MUNSTER’S new training base facility at the University of Limerick is now due to be open in January 2016, some six months later than originally planned.
Munster CEO, Garrett Fitzgerald said a decision to revisit the actual floor space planned for the new base had caused a delay in the project.
Munster decision to opt for a single training base at UL will allow the squad train for up to four additional hours each week, an opportunity which is currently being compromised by the province’s twin-base training system of Limerick and Cork. UL beat off stiff competition from both LIT and CIT in the battle to host the base.
Speaking at a press briefing at UL this week, Munster CEO, Garrett Fitzgerald said: “We revisited the actual floor space of the facility. Having reviewed it and looked at other training facilities we decided we needed to redesign it a little, so that delayed the approach to it. It is due to be submitted for planning this month with a view to it being ready, probably, in January ‘16 or around the middle of the 2015-2016 season.”
Meanwhile, Fitzgerald said he believed there is currently a greater understanding in Ireland about the issue of selling naming rights for sports venues than was the case when the idea was first mooted for Thomond Park some years ago.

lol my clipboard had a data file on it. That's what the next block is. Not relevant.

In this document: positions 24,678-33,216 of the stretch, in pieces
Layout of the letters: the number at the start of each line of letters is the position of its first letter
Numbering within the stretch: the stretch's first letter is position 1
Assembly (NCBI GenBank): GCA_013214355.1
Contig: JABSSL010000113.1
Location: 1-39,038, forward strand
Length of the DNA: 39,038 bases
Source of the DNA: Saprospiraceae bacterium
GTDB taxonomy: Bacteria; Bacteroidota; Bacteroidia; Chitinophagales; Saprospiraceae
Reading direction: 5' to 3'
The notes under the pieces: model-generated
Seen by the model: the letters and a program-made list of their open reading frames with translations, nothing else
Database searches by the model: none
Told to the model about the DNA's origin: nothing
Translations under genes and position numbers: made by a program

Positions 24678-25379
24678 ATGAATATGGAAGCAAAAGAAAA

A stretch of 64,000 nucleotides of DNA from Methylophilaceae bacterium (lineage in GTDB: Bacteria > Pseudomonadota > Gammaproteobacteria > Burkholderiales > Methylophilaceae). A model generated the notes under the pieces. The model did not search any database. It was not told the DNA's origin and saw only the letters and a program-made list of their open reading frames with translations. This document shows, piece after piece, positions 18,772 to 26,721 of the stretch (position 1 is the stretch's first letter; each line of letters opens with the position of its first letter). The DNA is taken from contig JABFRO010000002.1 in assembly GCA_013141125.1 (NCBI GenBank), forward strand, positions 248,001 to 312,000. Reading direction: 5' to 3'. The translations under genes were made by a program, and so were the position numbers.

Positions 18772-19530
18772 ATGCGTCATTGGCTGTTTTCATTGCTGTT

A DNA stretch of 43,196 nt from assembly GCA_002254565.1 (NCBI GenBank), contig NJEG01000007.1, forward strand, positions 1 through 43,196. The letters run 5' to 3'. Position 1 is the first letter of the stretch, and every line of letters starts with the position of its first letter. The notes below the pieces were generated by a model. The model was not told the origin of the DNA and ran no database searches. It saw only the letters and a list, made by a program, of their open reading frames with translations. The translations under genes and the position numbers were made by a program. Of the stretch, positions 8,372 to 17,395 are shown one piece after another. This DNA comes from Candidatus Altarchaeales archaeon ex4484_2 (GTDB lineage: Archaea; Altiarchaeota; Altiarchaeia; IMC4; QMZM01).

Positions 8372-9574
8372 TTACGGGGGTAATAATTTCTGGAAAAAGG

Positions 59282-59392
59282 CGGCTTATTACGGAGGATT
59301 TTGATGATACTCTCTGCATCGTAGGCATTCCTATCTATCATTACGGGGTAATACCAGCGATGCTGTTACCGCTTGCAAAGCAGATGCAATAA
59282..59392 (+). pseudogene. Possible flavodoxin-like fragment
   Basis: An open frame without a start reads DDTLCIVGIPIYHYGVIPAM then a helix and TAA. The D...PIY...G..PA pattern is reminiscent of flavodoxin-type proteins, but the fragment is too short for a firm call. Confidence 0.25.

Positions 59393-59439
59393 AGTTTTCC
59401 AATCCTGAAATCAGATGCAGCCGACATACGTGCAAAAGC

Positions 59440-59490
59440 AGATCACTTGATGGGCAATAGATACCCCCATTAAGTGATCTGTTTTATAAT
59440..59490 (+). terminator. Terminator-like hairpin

Fitzgerald said Munster remained open to revisiting the issue of naming rights for Thomond Park. The province recently agreed a deal to sell the naming rights for Musgrave Park to a national newspaper.
The Munster Rugby CEO dismissed the notion that there had been an ‘outcry’ from the public when the idea of selling the naming rights of the iconic Limerick rugby venue was initially raised a couple of years ago.
Garrett Fitzgerald said: “We will revisit the naming rights issue for Thomond Park at some stage. We are open to that, but we are just looking at it. It has been confirmed that there will be naming rights on Musgrave Park once it is developed. It is hoped work there should begin at the start of June with a hoped for completion date of next December.
“I think there is a greater understanding in the whole Irish market about naming rights and the whole business model around sport, about the challenges that people face. I think if it happened people may have comments to pass on it and things like that, but I think that is something we will look at and cross that bridge when there is something definite to discuss.
“I don’t really think there was an outcry at any stage (previously). There was a small few people jumping up and down and writing letters and making comments. However, if we describe that as an outcry, I would hate to see if a lot of people or how you would describe the situation when Connacht people marched to Dublin (fears over future of the province). I think some people used it for a little bit of political gain. People are aware of that.”